Paladin’s Legacy, Volume 2
Orbit (2011 )
Reviewed by Lorraine Cormack
It’s worth saying right up front that I think Elizabeth Moon is a fine writer, and I’ve enjoyed much of her previous work, because I struggled to fully appreciate or enjoy Kings of the North. I believe a large part of my difficulty was because I had not read the first book in the series (Oath of Fealty), or indeed the trilogy (The Deed of Paksenarrion) to which this series overall seems to be a sequel. As a consequence, I’d cautiously recommend this novel – but only to those who have read the earlier volumes. This one struggles to stand alone.
Kings of the North opens part way through the story, and has little in the way of recapping for those who haven’t read the earlier volumes. King Kieri appears to be fairly recently come to power, and it appears there’s been both violence and political scheming to put him on his throne. In this novel he’s struggling to stabilise his rule and his country, but is facing a lot of challenges. Elves and humans do not play well together, but Kieri needs to reconcile them to being not just allies but people who truly support each other. Dark mages are lurking around, still plotting to gain power at the expense of Kieri and other rulers. And although some of the Kings of the North are Kieri’s allies, others are implacably opposed to him.
It’s an interesting plot, but it was difficult to make full sense of it without knowing what had happened earlier. It was really tricky to develop a sense of the political landscape that Kieri has to deal with, and to be clear who was who. The political aspects were very important to the novel, and although there’s some exciting and well drawn action, it doesn’t fully make sense without the political context.
One of the difficulties I had with the novel is that although the characters are strong and interesting, I didn’t know much about how they’d reached this point. There are sufficient references to earlier events for me to suspect that many of these characters had changed quite a bit during the course of the series, but I had no strong sense of it. The result is that although I was interested in a lot of these characters, I found it hard to connect emotionally to many of their dilemmas, or indeed to them. For example, there are references to Kieri’s wife and children, and their deaths. These glancing references aren’t enough for me to build a strong picture of his relationship with them, the circumstances of their deaths, or the impact on him. And as a result, it was hard for me to get really involved with his search in this volume for another woman he could love and marry.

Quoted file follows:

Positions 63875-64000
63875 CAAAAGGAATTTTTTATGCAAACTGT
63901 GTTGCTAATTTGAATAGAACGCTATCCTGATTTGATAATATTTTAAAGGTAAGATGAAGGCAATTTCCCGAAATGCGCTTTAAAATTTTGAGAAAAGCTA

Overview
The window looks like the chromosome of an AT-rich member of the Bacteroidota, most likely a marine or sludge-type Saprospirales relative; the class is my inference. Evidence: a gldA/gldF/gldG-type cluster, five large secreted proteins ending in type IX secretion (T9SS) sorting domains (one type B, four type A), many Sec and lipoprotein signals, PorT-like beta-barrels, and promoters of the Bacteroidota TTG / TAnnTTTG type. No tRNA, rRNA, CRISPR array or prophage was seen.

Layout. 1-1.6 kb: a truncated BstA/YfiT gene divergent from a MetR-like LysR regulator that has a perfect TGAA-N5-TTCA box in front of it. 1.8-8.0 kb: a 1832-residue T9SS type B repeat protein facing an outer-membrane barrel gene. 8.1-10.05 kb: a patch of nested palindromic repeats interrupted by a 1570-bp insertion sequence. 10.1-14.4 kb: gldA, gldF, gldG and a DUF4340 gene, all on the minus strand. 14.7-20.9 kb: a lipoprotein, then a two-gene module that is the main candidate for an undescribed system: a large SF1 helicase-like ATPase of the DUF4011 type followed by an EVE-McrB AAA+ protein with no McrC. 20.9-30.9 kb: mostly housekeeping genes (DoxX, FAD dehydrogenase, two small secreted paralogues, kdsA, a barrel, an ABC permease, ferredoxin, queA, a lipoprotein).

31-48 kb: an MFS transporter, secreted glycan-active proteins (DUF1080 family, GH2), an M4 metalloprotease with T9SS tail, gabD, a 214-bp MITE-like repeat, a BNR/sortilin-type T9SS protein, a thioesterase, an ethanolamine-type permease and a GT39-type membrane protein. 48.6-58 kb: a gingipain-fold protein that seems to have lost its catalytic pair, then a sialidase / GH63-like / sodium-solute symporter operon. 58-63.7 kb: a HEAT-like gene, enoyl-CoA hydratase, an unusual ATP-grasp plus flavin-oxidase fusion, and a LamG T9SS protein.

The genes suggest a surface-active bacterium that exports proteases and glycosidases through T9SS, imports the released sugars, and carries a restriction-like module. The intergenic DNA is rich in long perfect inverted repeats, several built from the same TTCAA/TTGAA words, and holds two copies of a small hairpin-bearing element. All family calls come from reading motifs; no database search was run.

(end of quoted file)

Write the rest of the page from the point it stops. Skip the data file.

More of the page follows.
Similarly, many of the relationships in the novel weren’t strongly drawn, largely again because it felt as though something was missing. In particular, I seem to have missed the part of the story in which Kieri and others develop relationships in their formative years – a part which would no doubt tell me more about the individuals as well as their relationships. However, without that background many of the relationships seem rather shallow and as though everyone’s pretending a sort of jolly friendliness without real knowledge of each other.
In the end, Kings of the North was a disappointing novel for me, but it does seem to largely have been a function of coming in part way through the story. There’s a complex and layered plot which wasn’t entirely easy to follow without the earlier instalments, and a large cast of interesting characters who Moon assumes we already know. There’s enough strength to this novel for me to cautiously suggest the series is worth reading, although I haven’t have that opportunity yet. I would strongly suggest, however, that you don’t read Kings of the North in isolation.